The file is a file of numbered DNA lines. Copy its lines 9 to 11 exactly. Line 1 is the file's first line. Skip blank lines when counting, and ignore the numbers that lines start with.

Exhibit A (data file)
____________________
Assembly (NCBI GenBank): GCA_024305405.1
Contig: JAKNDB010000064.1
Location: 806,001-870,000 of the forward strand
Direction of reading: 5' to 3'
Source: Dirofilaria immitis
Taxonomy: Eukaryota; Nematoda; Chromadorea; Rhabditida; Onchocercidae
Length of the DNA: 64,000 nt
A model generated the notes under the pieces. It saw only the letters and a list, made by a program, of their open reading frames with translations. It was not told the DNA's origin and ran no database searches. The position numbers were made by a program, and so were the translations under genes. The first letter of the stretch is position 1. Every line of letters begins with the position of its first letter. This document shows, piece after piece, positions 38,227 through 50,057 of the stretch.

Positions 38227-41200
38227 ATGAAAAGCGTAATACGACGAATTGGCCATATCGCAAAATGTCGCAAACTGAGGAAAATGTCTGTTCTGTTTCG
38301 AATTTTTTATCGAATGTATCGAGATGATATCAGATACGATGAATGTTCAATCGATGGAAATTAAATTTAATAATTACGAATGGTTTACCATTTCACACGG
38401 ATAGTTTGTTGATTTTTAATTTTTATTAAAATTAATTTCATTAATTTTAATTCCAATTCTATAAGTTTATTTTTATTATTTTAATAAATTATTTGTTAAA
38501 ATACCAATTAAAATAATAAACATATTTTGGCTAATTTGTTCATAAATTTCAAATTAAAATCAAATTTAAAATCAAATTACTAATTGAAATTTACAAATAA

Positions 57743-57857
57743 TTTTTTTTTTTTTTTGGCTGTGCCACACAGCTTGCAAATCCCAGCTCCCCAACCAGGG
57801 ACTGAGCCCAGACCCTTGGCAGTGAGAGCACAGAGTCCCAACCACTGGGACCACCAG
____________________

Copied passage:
Positions 38227-41200
38227 ATGAAAAGCGTAATACGACGAATTGGCCATATCGCAAAATGTCGCAAACTGAGGAAAATGTCTGTTCTGTTTCG
38301 AATTTTTTATCGAATGTATCGAGATGATATCAGATACGATGAATGTTCAATCGATGGAAATTAAATTTAATAATTACGAATGGTTTACCATTTCACACGG